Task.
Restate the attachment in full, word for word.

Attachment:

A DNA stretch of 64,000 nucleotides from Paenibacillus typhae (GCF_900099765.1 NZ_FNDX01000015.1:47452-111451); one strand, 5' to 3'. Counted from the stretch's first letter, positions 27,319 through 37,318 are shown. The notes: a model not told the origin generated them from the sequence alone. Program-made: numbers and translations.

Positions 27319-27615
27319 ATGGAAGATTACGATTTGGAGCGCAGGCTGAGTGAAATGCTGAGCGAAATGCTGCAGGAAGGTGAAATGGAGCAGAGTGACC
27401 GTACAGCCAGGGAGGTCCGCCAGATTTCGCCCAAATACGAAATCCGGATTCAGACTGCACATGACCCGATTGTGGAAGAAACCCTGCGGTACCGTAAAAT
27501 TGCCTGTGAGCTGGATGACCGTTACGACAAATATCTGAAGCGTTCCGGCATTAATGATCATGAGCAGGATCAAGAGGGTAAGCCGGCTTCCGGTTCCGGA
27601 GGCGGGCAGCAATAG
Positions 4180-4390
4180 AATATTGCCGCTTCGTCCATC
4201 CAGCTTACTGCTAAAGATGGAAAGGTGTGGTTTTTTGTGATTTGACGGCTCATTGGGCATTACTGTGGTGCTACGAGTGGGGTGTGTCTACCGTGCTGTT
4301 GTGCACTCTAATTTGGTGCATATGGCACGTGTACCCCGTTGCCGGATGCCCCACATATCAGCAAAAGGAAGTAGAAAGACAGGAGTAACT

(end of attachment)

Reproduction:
A DNA stretch of 64,000 nucleotides from Paenibacillus typhae (GCF_900099765.1 NZ_FNDX01000015.1:47452-111451); one strand, 5' to 3'. Counted from the stretch's first letter, positions 27,319 through 37,318 are shown. The notes: a model not told the origin generated them from the sequence alone. Program-made: numbers and translations.

Positions 27319-27615
27319 ATGGAAGATTACGATTTGGAGCGCAGGCTGAGTGAAATGCTGAGCGAAATGCTGCAGGAAGGTGAAATGGAGCAGAGTGACC
27401 GTACAGCCAGGGAGGTCCGCCAGATTTCGCCCAAATACGAAATCCGGATTCAGACTGCACATGACCCGATTGTGGAAGAAACCCTGCGGTACCGTAAAAT
27501 TGCCTGTGAGCTGGATGACCGTTACGACAAATATCTGAAGCGTTCCGGCATTAATGATCATGAGCAGGATCAAGAGGGTAAGCCGGCTTCCGGTTCCGGA
27601 GGCGGGCAGCAATAG
Positions 4180-4390
4180 AATATTGCCGCTTCGTCCATC
4201 CAGCTTACTGCTAAAGATGGAAAGGTGTGGTTTTTTGTGATTTGACGGCTCATTGGGCATTACTGTGGTGCTACGAGTGGGGTGTGTCTACCGTGCTGTT
4301 GTGCACTCTAATTTGGTGCATATGGCACGTGTACCCCGTTGCCGGATGCCCCACATATCAGCAAAAGGAAGTAGAAAGACAGGAGTAACT